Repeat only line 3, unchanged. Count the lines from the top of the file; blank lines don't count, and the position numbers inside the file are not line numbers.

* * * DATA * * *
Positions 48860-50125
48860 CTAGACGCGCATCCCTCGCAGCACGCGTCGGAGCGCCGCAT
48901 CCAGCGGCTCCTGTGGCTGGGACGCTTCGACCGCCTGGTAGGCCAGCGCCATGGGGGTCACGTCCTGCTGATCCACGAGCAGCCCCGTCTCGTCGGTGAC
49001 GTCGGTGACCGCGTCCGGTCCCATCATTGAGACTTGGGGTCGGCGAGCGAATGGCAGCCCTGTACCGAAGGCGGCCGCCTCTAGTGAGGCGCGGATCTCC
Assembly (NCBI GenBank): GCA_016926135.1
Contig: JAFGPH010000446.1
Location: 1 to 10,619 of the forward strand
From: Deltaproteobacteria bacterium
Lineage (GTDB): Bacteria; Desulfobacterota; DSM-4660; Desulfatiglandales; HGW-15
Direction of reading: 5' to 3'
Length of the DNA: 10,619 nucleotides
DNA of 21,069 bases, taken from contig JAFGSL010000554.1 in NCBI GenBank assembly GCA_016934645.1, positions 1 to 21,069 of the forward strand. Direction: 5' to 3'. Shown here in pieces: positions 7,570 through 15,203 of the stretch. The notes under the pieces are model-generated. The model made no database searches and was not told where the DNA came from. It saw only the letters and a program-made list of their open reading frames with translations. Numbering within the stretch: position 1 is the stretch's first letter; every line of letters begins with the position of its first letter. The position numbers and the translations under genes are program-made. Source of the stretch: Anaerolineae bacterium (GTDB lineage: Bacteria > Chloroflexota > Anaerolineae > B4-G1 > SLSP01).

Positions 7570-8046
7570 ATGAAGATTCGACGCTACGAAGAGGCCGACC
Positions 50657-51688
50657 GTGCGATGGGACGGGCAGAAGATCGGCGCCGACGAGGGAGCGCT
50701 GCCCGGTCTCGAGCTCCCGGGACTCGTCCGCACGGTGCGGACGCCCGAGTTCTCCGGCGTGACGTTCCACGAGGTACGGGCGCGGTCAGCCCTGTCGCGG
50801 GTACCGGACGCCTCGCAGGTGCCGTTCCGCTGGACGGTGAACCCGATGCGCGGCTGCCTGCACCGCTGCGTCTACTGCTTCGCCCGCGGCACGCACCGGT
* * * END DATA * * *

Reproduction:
48901 CCAGCGGCTCCTGTGGCTGGGACGCTTCGACCGCCTGGTAGGCCAGCGCCATGGGGGTCACGTCCTGCTGATCCACGAGCAGCCCCGTCTCGTCGGTGAC